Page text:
The current official toll is 168. The affected districts are Kollam (131 dead), Alappuzha (32 dead), Ernakulam (5 dead).The tsunami that hit the Kerala coust on December 26,2004 , were three to five metres high ,according to the National Institute of Disaster Management,(NIDM) which functions under the ministray of home affairs.The Tidal upsourge had affected 250 killometers of the kerala costline and entered between one or two kilometers inland.pounded 187 villeges affecting 24.70 lakh persons in the state .As many as 6,280 dwelling units were destroyed. As many as 84,773 persons wee evacuated from the costal areas and accomedated in 142 Relif Camaps opened in Kollam,Alappuzha and Ernakulam Districts.

According to NIDM,131 Lives were lost in Kollam,32 in Alappuzha and five in Ernakulam,taking the official death tole to 168.High wave sweept the cost along a 40-Km stretch ,from Sakthikulangare in the south to Thrikunnapuzha in the north.This stretch has two narrow strips of land sand wiched between the sea and back water.

Andhra Pradesh
The current official toll is 105. The affected districts are Krishna (35 dead), Prakasam (35 dead), Nellore (20 dead), Guntur (4 dead), West Godavari (8 dead) and East Godavari (3 dead).

Andaman and Nicobar :
The Andaman and Nicobar Islands comprise 572 islands (all land masses in both low and high tides) out of which 38 are inhabited, both by people from the mainland and indigenous tribes. The islands lie just north of the earthquake epicentre, and the tsunami reached a height of 15 m in the southern Nicobar Islands. The official death toll is 812, and about 7,000 are still missing. The unofficial death toll (including those missing and presumed dead) is estimated to be about 7,000.

The Great Nicobar and Car Nicobar islands were the worst hit among all the islands because of their proximity to the quake and relative flatness. Aftershocks continue to rock the area. One fifth of the population of the Nicobar Islands is said to be dead, injured or missing. Chowra Island has lost two thirds of its population of 1,500. Entire islands have been washed away, and the island of Trinket has been split in two. Communications have not been restored with the Nancowry group of islands, some of which have been completely submerged, with the total number of the population still out of contact exceeding 7,000.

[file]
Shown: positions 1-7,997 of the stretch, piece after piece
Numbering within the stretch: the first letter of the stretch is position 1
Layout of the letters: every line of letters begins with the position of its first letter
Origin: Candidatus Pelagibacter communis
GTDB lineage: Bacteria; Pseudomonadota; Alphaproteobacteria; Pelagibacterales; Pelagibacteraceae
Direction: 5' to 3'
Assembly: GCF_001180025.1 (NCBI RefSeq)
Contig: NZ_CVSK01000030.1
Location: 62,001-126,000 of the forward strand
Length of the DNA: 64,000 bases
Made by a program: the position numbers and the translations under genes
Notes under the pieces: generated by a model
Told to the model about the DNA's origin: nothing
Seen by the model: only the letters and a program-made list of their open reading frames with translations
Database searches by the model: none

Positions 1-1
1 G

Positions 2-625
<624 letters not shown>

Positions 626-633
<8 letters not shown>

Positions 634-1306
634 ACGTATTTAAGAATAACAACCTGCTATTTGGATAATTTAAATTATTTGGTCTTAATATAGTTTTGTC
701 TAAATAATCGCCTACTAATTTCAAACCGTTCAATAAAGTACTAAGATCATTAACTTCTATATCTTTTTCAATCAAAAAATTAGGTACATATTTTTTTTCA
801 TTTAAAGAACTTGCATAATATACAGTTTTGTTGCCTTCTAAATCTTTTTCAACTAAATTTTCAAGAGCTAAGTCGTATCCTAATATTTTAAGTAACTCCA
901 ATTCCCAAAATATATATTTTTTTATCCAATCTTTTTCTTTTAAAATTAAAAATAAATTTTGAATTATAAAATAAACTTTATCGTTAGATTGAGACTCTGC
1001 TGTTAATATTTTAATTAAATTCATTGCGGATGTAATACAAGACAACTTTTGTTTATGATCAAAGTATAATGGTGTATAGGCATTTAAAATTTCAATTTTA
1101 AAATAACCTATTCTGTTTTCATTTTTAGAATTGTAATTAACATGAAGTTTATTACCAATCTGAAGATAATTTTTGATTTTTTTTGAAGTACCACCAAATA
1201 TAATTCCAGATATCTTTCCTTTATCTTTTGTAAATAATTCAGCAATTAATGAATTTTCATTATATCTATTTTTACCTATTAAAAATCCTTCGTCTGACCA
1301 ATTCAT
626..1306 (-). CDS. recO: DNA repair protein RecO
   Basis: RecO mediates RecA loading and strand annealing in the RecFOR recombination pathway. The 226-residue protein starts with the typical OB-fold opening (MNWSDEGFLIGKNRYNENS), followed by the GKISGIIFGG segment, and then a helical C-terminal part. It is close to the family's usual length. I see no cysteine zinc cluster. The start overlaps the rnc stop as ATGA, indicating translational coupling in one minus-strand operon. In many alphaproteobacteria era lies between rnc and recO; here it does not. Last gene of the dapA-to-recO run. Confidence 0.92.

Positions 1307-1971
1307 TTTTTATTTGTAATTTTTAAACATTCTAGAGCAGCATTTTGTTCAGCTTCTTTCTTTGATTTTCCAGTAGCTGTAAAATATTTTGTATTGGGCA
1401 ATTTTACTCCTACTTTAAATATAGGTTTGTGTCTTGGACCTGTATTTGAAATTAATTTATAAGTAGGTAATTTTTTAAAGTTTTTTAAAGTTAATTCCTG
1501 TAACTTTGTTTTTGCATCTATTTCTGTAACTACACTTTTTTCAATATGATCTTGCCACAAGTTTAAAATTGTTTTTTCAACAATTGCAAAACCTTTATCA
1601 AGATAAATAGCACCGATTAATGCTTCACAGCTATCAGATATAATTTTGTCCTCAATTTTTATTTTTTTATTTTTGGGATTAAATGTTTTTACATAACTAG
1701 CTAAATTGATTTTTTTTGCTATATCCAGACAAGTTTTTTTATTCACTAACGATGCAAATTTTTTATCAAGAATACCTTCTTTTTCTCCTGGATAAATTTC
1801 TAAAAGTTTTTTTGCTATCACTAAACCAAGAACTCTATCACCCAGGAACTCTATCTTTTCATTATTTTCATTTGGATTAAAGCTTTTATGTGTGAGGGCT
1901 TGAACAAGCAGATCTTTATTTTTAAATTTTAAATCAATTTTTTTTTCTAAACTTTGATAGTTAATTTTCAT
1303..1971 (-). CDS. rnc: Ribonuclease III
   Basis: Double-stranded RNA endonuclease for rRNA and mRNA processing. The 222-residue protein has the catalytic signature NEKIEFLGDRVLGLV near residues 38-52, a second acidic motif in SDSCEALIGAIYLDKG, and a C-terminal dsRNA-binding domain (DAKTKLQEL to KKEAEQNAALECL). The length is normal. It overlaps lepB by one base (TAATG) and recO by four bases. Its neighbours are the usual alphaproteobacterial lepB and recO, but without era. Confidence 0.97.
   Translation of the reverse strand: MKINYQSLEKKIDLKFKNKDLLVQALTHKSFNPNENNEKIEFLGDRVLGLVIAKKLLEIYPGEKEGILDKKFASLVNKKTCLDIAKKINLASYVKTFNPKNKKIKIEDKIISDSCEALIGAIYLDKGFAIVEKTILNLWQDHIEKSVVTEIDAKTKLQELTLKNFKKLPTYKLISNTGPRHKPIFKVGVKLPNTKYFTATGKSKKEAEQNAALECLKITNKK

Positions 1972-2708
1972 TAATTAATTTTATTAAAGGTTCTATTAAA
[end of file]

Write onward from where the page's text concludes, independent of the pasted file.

Among the casualties in Car Nicobar, 100 Indian Air Force personnel and their family members were washed away when the wave hit their air base, which was reported to have been severely damaged. The St. Thomas Cathedral (also known as the John Richardson church after John Richardson, a missionary and member of parliament) was washed away. The church, established in 1930 was one of the oldest and prominent churches in the region. A cricket stadium named after John Richardson and a statue dedicated to him were also washed away.

The majority of the population of Andaman Islands is made up of people from the mainland, mostly from West Bengal and Tamil Nadu. The natives of Andaman and Nicobar Islands are endangered tribal groups, such as such as the Jarawa, the Sentinelese, the Shompen, the Onge and the Andamanese. They are regarded as anthropologically significant as they are some of the world's most primitive tribes and considered the world's only link to ancient civilisation. Most of these tribes have maintained their aboriginal lifestyle for centuries, and government policy has been to not interfere with them unless absolutely essential.

It is reported that most of the native islanders survived the tsunami because they live on higher ground or far from the coast. The Onge (with a 2001 census population of 96), Jarawa (240), Sentinelese (39) and Andamanese (43) have been reached by survey teams and are confirmed to be safe although the number of dead is unknown. The Sentinelese live on a reserved island and are hostile to outsiders which is making it difficult for Indian officials to visit the island. They have shot arrows at helicopters sent to check on them. In the Nicobar Islands, the Nicobarese, a Mongoloid tribe (2001 population of 28,653), have lost about 656 lives with 3,000 still missing. Surveys are being conducted on the Shompen (2001 census count of 398) located on Great Nicobar island.

India's only active volcano, Barren 1, located at Barren Island 135 kilometres (80 miles) northeast of the capital Port Blair, erupted because of increased seismic activity on 30 December 2004. People have been evacuated since then and there have been no reports of any casualties.